var search = Expression.Constant(searchTerm);
    var equal = Expression.Equal(prop, search);

    return Expression.Lambda<Func<Foo, bool>>(equal, foo);
}

Which you then call like so:

var expression = SearchMatch(f => f.Name, "searchTerm");

This ensures that the properties that you are passing to SearchMatch actually exist on Foo. Note if you wanted to make this generic for other scalar property types, you would do the following:

public Expression<Func<Foo, bool>> SearchMatch<T>(
    Expression<Func<Foo, T>> property, T searchTerm)
{
    var foo = Expression.Parameter(typeof(Foo), "foo");
    // Get the property info from the property expression.
    var prop = Expression.Property(foo, 
        (property.Body as MemberExpression).Member as PropertyInfo);
    var search = Expression.Constant(searchTerm);
    var equal = Expression.Equal(prop, search);

    return Expression.Lambda<Func<Foo, bool>>(equal, foo);
}
share|improve this answer

If I understood what you are trying to achieve reflection might help you. At least if you play nice. Here's a simplified but working example

internal class Program
{
    private class Data
    {
        public string Name { get; set; }
        public string Address { get; set; }

        public override string ToString()
        {
            return String.Format("My name is {0} and I'm living at {1}", Name, Address);
        }
    }

    static Expression<Func<Data,bool>> BuildExpression(PropertyInfo prop, IQueryable<string> restrict)
    {
        return (data) => !restrict.Any(elem => elem == prop.GetValue(data, null));
    }

    static IQueryable<Data> FilterData(IQueryable<Data> input, Expression<Func<Data, bool>> filter)
    {
        return input.Where(filter);
    }

    public static void Main (string[] args)
    {
        List<Data> list = new List<Data>()
                               {
                                   new Data {Name = "John", Address = "1st Street"},
                                   new Data {Name = "Mary",Address = "2nd Street"},
                                   new Data {Name = "Carl", Address = "3rd Street"}
                               };

        var filterByNameExpression = BuildExpression(typeof (Data).GetProperty("Name"),
                                                     (new List<string> {"John", "Carl"}).AsQueryable());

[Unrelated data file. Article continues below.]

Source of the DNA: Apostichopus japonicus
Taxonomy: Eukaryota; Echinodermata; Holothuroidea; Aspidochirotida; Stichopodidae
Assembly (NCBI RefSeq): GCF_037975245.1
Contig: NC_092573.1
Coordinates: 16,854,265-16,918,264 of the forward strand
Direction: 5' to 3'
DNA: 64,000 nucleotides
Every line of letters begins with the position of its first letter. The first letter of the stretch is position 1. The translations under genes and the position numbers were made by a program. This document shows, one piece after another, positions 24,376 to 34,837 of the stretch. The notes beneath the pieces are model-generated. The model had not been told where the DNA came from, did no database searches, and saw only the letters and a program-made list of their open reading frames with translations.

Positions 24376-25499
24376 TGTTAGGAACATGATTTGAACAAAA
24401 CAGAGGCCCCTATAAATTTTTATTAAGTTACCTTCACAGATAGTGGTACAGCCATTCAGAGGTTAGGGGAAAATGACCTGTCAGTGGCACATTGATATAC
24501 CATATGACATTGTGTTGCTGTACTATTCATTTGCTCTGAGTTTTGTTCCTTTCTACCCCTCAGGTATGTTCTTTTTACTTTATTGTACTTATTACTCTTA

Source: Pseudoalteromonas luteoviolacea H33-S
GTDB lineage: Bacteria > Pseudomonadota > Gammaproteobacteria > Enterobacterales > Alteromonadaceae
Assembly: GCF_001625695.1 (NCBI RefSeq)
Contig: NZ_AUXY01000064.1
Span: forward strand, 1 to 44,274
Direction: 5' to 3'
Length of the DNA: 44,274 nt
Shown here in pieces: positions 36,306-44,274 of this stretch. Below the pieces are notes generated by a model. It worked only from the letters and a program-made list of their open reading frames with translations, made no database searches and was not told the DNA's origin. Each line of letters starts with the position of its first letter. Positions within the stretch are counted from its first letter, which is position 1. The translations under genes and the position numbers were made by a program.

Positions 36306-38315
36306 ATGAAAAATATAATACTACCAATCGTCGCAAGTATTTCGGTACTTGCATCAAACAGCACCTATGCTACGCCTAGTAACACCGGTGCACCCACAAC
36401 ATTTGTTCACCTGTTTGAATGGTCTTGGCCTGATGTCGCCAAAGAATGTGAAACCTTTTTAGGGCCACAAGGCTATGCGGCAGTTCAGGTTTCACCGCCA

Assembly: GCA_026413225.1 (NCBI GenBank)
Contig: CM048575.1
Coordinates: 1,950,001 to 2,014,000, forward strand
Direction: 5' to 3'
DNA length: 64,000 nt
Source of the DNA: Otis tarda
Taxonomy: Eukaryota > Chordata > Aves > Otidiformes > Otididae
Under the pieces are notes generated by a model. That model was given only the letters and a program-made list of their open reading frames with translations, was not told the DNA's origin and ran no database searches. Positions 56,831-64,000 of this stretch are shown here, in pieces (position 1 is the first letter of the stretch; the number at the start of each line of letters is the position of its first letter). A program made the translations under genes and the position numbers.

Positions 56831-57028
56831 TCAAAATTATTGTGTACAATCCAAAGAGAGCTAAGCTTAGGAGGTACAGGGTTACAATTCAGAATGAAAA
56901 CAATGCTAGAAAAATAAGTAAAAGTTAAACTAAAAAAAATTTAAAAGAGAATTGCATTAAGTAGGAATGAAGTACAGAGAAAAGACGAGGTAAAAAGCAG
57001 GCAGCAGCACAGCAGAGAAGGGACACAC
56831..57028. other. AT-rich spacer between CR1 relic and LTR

var filterByAddressExpression = BuildExpression(typeof(Data).GetProperty("Address"),
                                                     (new List<string> { "2nd Street"}).AsQueryable());

        IQueryable<Data> filetedByName = FilterData(list.AsQueryable(), filterByNameExpression);
        IQueryable<Data> filetedByAddress = FilterData(list.AsQueryable(), filterByAddressExpression);

        Console.WriteLine("Filtered by name");
        foreach (var d in filetedByName)
        {
            Console.WriteLine(d);
        }

        Console.WriteLine("Filtered by address");
        foreach (var d in filetedByAddress)
        {
            Console.WriteLine(d);
        }

        Console.ReadLine();
    }

Hovewer, I'\m almost sure it won't work with LINQ-to-SQL. One way to workaround it is to materialize the IQueryable before passing it to such filtering methods (e.g. by calling ToList on them).

share|improve this answer
    
You can definitely build the expression at runtime, but you don't get any type checking. Why rely on a convention that can only be checked at runtime when you can rely on a compile time error (well, you'd only do this if you can't modify the entity classes)? –  casperOne Nov 1 '12 at 15:57
    
I'm trying to avoid calling ToList, I want to build the expression completely then sent it off. Looks like I should be able to do it with something like the following ParameterExpression parameter = Expression.Parameter( typeof(Foo), "Name" ); Then creating a lambda expression to use in the where using the parameter and some other logic –  Neil Nov 1 '12 at 16:00
    
I just tried this method but it comes back with an exception on the GetValue expression. => ExceptionMessage=LINQ to Entities does not recognize the method 'System.Object GetValue(System.Object, System.Object[])' method, and this method cannot be translated into a store expression. –  Neil Nov 1 '12 at 16:55